Think of the most unsuccessful romance you’ve ever had. Now write a story about it. And make it sing. Without a touch of bitterness. Make it readable. Make it exciting. Make it universal.

Can’t do it? Well, Rick Bass can.

You ask, “How?” I tell you that he keeps “Midland” entertaining with the vivacity and rhythm of his exceptional vocabulary. You already know this.

I say that Bass’s universality comes from a voice educated in heartache, steeped in twenty-twenty hindsight. Because you’re smart, you know this too.

What if I told you that the story’s absence of plot is the key to its impact? That Bass’s dramatization of the mundane, the nonevent, the unsuccessful-to-the-point-of-epic lack of success is the reason “Midland” stays with a reader?

Seems a silly answer, doesn’t it? Stories are about events. How can Bass keep his literary boat afloat without pitching one of his characters off a cliff or setting two lovers’ families at odds, a la Capulet and Montague? He embellishes the small successes and failures of everyday life, which most of us struggle to define. He highlights the moments that we realize are fleeting and precious only long after they are gone.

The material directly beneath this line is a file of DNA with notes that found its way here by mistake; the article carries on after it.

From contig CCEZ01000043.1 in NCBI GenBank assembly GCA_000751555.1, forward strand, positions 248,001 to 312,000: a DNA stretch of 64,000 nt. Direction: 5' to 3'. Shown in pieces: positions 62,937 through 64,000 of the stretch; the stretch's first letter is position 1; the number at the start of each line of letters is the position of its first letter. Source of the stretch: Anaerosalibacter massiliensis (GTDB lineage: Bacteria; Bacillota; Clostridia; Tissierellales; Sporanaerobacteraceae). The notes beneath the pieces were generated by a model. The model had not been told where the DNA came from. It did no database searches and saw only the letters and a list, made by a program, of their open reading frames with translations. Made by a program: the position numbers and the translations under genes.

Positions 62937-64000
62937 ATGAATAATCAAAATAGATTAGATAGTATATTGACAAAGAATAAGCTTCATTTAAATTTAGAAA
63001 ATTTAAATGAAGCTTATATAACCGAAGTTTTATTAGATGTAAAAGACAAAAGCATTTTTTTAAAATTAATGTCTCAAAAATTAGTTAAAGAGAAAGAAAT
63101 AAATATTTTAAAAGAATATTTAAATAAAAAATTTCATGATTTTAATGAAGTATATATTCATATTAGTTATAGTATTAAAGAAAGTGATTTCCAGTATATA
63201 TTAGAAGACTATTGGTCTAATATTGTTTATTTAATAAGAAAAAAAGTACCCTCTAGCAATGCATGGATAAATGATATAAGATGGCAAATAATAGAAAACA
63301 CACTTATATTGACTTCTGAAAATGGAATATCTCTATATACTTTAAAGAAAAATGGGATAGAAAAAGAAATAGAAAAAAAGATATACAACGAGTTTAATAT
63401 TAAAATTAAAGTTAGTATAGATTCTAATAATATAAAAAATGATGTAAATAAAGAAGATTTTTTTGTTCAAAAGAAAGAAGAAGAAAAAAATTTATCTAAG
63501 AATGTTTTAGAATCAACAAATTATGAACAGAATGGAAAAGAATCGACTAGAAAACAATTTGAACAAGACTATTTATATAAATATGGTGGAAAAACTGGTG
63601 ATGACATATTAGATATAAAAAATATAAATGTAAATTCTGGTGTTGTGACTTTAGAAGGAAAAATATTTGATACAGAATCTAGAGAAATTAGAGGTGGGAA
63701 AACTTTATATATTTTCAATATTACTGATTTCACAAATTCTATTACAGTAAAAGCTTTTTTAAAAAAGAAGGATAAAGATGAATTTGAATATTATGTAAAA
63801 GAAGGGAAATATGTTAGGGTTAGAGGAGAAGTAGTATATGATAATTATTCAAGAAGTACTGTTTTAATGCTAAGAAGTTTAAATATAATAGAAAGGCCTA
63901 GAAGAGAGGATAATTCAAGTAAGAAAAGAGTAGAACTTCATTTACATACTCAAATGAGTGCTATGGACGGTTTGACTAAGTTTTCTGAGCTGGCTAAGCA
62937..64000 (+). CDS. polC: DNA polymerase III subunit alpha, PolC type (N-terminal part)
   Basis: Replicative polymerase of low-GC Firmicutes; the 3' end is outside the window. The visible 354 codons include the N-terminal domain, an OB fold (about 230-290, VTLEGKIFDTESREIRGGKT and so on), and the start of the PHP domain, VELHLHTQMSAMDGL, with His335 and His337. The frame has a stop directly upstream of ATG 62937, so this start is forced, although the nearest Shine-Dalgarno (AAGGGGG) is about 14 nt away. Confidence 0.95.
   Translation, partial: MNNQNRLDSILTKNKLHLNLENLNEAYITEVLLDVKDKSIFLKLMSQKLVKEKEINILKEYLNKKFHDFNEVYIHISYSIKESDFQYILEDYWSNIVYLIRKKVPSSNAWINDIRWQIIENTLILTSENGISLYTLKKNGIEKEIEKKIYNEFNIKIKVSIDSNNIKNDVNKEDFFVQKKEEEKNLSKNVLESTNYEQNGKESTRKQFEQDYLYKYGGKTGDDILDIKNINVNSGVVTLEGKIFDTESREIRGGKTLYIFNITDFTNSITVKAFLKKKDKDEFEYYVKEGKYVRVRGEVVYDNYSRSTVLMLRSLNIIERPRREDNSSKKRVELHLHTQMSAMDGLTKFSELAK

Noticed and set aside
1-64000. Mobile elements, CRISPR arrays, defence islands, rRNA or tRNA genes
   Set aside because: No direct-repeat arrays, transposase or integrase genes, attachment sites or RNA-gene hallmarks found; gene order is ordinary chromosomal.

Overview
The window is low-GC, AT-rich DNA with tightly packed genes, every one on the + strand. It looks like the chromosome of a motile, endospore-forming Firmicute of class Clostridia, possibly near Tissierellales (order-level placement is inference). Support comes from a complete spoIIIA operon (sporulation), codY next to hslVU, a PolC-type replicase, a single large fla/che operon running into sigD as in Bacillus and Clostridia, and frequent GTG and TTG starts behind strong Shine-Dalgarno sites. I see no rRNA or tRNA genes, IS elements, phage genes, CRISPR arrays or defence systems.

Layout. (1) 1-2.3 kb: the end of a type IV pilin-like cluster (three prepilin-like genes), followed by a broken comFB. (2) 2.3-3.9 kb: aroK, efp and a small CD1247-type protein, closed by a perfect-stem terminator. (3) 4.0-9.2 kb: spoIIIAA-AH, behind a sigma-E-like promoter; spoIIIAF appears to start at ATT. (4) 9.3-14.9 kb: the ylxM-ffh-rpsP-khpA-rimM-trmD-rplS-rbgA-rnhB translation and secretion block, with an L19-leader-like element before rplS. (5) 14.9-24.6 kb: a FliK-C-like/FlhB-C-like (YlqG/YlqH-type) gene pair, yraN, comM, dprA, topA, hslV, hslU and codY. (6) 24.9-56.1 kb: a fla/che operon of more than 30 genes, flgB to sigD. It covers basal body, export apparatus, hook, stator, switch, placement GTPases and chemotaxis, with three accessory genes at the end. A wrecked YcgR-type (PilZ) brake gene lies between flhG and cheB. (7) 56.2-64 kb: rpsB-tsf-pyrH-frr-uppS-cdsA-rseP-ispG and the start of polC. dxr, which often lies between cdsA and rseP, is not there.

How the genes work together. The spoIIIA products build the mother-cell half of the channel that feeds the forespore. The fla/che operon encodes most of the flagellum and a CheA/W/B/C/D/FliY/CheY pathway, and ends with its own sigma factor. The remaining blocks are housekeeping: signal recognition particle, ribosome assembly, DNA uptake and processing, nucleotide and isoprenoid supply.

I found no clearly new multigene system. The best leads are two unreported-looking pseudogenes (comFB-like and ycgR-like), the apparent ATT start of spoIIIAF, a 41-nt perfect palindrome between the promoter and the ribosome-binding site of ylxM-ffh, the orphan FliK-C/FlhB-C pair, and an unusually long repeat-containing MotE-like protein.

In “Midland” love-shy women are likened to mythic wolves. Midland’s football players are gods of the moment as they trod down the morning streets dragging oxcarts and the town’s faithful offerings behind. The magic in this picture is that we don’t see it end. It has to; it must. However, this moment—akin to the lovers’ holding their breath for the romance to teeter and fall—is the one that passes all too quickly. But we never see the football players graduate, drop out of college, fall short of their dreams. We never see them become bankers or sales managers. No marriages, no deaths, no children. They are still enshrined in the glow of their dreams, their hope for the future, and the magic of this insignificant memory, this nonevent. This is what makes “Midland” so special. In the relative sense of things, every moment of “Midland” is epic, just like our own imagined pasts, the “good ol’ days.” Though there are millions of us with our millions of relationships, each one is rare and beautiful because of its transience. Bass, like any seasoned writer, shows us our significance despite our insignificance.

—Lauren Birden

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